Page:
Islam in U.S.: Same hate, new target

Islam in U.S.: Same hate, new target

Washington, July 13: Workers discovered a burnt Holy Qu'ran outside a mosque in San Francisco. A Muslim woman wearing hijab, or head covering, was removed from the line at the Navy Federal Credit Union in Maryland and told to conduct her business in one of the bank's back rooms. Four Muslim men were escorted off a Delta flight because of suspicious behavior after one of them dropped his pen while filling out a customs form and bending down to get it.

Washington, July 13: Workers discovered a burnt Holy Qu’ran outside a mosque in San Francisco. A Muslim woman wearing hijab, or head covering, was removed from the line at the Navy Federal Credit Union in Maryland and told to conduct her business in one of the bank’s back rooms. Four Muslim men were escorted off a Delta flight because of suspicious behavior after one of them dropped his pen while filling out a customs form and bending down to get it.

Same American-style hate but a new target: That’s what the Council on American-Islamic Relations (CAIR)and theUniversity of California, Berkeley’s Center for Race and Genderdetermined in a report released June 23, based on data and interviews with experts that document growing Islamaphobia in the United States.

“This groundbreaking report creates a benchmark for examining the troubling growth of anti-Muslim sentiment in our society and offers a Who’s Who of those promoting or challenging Islamophobia,” said Nihad Awad, the national executive director of CAIR.

“As the recent GOP presidential debate demonstrated, Islamophobia is moving toward the mainstream and therefore must be challenged by all Americans who learned from those periods in our nation’s history when other minorities were similarly targeted.”

In 2010 CAIR took on more than 2,000 civil rights cases, but the problem is growing.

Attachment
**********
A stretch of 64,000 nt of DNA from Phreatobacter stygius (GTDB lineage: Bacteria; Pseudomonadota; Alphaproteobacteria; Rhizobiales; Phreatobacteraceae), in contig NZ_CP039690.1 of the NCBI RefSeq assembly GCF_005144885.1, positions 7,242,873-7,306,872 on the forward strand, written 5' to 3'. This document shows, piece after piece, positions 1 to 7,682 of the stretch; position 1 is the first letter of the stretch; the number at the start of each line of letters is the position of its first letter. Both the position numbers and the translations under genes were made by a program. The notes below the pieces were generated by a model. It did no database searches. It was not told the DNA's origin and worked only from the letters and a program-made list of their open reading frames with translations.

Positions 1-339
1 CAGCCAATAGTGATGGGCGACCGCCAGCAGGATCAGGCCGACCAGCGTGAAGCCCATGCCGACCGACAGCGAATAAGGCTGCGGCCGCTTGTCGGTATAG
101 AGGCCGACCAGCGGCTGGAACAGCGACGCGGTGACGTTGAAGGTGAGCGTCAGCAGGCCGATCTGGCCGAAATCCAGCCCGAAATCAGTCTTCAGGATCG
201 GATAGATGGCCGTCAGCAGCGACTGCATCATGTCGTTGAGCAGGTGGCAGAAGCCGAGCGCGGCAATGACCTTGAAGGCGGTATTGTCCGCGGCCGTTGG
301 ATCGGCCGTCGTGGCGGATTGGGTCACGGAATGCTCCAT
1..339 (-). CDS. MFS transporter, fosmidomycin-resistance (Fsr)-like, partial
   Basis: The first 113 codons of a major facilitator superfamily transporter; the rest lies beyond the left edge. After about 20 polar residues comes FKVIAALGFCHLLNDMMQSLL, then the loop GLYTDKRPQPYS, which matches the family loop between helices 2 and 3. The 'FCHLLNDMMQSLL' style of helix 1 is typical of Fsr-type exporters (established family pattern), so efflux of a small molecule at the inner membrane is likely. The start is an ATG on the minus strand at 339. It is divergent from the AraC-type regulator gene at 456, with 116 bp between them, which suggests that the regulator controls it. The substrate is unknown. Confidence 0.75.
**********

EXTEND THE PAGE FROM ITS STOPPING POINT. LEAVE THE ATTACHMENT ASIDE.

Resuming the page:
A mosque walkway in South Carolina was defaced with bacon, vandals wrote the words “pig” and “chump” in strips of bacon along the walkway.

“Same Hate, New Target: Islamophobia and Its Impact in the United States 2009-2010” defines Islamaphobia as a “close-minded prejudice against or hatred of Islam and Muslims.”

The report lists the “worst” Islamophobes and the “best” of those pushing back against growing anti-Muslim sentimentin American society and presents an initial set of recommendations for Muslims and Americans of other faiths to challenge Islamophobia.

Among those commended for pushing back against Islamaphobia were New York Mayor Michael Bloomberg, “The Daily Show” host Jon Stewart, MSNBC’s Rachel Maddow and Rep. Keith Ellison (D-Minn.).

Those listed as actively promoting Islamophobia included Pamela Geller and Robert Spencer, co-founders of Stop the Islamization of America, which some have called a hate group; Act for America leader Brigitte Gabriel and GOP presidential candidate Newt Gingrich.

The report urges Muslims to get engaged in efforts to stop the hate, saying “American Muslims must take the lead in pushing back against Islamaphobia.”

Other suggestions include passing legislation banning racial profiling, speaking out strongly against smearing entire faiths or people and refusing to offer a legitimizing platform for anti-Muslim bigotry or Islamophobia.

Courtesy: The Final Call